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What's wrong with my settings ? (Canon g7x mark II and Inon s2000)


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#1 LAROUX

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Posted 22 March 2018 - 12:53 PM

Hello everyone,

 

Could you please let me know why my uw photos are really awful ? I have been using canon g7x mark ii and inon s2000 strobe. 

 

I've dived today and took some photos with canon g7x mark II manual mode 1/100  -  ISO 120 - f8 and the strobe setup was STTL, B

 

My photos look like not enough lightening ? Where is my fault ? What settings are wrong ? Could someone please help me ?

 


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Thanks in advance. 


Edited by LAROUX, 22 March 2018 - 12:58 PM.


#2 tursiops

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Posted 22 March 2018 - 03:56 PM

Is the magnet perhaps removed from the s2000? You want the magnet switch installed, because the G7X II has no preflash.

 

"Basically, if your camera flash outputs a preflash, the  magnetic switch should be REMOVED. If your camera flash does not output a pre-flash, the magnetic switch should be INSTALLED.

Preflash – Magnet Switch Removed.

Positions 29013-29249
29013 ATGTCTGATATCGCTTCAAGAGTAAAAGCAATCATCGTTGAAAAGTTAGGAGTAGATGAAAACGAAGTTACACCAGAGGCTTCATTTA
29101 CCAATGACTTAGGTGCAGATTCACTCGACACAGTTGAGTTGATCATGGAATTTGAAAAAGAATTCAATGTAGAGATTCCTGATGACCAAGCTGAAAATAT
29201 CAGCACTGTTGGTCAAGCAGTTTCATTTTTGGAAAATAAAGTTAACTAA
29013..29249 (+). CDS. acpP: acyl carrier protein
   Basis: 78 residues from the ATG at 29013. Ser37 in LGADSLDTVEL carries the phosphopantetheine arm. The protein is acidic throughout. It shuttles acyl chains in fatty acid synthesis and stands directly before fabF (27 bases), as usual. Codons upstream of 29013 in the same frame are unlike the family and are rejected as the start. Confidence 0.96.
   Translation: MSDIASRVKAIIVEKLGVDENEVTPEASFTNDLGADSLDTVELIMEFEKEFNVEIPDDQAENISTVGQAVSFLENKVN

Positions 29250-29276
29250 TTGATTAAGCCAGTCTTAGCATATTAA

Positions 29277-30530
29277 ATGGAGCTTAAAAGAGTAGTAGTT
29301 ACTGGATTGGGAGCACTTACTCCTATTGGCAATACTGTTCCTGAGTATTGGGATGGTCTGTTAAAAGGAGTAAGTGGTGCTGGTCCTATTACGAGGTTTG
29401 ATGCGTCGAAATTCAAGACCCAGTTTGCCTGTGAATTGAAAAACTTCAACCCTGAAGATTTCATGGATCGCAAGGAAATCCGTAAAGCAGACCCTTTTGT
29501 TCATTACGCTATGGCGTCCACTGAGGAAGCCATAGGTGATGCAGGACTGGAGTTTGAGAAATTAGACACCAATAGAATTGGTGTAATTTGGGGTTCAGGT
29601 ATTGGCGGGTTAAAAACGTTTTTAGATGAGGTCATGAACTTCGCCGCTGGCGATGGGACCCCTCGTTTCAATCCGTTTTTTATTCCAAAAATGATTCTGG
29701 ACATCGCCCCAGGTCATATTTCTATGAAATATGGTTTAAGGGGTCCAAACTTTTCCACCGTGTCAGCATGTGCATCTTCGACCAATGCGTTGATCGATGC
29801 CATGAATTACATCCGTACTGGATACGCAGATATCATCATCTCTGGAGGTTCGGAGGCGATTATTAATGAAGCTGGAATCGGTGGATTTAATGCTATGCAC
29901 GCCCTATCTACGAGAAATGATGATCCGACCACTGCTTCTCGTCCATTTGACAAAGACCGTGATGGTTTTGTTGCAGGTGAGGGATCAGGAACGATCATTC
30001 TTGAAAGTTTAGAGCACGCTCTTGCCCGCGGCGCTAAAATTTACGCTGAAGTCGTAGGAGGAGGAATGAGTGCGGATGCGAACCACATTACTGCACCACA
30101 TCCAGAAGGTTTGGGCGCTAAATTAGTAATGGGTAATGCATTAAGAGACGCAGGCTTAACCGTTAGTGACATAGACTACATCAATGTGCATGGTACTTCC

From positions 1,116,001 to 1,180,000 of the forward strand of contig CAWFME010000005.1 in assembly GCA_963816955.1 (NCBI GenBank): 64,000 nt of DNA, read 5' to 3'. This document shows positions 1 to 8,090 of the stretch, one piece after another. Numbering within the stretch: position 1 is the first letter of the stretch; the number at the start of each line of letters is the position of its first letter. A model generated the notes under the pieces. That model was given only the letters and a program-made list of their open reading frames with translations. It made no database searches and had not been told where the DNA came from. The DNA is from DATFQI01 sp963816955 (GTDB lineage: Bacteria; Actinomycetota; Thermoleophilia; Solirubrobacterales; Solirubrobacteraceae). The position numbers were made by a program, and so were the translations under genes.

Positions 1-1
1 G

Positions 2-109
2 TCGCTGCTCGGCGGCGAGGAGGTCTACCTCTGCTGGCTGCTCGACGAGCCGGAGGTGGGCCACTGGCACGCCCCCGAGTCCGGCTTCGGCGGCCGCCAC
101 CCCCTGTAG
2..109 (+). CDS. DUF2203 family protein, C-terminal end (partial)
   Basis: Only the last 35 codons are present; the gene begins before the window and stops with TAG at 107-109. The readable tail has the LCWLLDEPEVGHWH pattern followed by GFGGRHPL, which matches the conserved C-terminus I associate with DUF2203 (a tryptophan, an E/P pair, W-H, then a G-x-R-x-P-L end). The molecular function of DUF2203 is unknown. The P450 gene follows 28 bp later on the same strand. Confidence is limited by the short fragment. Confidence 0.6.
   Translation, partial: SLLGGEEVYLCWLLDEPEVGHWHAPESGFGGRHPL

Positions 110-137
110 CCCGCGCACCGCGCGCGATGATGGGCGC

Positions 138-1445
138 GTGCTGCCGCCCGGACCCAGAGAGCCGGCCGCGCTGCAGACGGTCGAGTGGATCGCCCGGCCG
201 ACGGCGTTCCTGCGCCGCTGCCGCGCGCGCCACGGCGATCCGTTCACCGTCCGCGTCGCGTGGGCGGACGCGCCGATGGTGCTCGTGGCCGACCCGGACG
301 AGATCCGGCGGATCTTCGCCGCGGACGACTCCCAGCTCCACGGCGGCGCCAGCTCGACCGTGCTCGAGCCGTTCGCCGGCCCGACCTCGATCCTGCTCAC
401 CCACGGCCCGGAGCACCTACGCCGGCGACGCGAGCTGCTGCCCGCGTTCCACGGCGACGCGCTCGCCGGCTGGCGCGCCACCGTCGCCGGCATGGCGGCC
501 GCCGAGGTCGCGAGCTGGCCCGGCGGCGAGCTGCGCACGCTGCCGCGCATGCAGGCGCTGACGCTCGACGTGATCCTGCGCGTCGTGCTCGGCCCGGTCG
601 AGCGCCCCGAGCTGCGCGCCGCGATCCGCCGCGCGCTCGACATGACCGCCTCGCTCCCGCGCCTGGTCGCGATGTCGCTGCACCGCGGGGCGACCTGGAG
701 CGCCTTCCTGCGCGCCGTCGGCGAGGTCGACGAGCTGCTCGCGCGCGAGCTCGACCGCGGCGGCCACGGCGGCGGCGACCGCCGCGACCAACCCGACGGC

No Preflash – Magnet Switch Installed."


Edited by tursiops, 22 March 2018 - 03:58 PM.


#3 LAROUX

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Posted 22 March 2018 - 09:34 PM

Tursiops,

Yes magnet was removed. I wasn't know that canon g7x mark ii no preflash.


Edited by LAROUX, 23 March 2018 - 12:23 AM.


#4 ChrigelKarrer

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Posted 23 March 2018 - 05:45 AM

Well,
There is some light from the strobe, the cuttlefish photo shows that, so it seems that the strobe is triggered the right way.
Consider also that the S-2000 is a very small and not very strong strobe and will not illuminate for a longer distance,
that may be the case of the picture of the turtle.

 

1/100  -  ISO 120 - f8 and the strobe setup was STTL, B

1/100 - Iso 120 - f/8 was probably on the low side and the pictures is slightly underexposed.
Try to shoot agan in automatic mode, either ISO Auto or aperture auto and lock speed at 160/sec to avoid microunsharpness.
This should show if the sTTL is working right or not.

 

Chris

 

Set the camera strobe output to lowest and make sure you have no EV correction set.


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#5 ChrisRoss

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Posted 24 March 2018 - 07:57 PM

Typically S-TTL will work for macro where pretty much 100% of the frame is flash lit, but mostly won't work so well for distant shots with lots of water in the frame.  You can test this out, put the camera in the housing and shoot some images on land, if TTL works there at your settings and  same distances, then the problem is the camera not exposing properly for TTL underwater.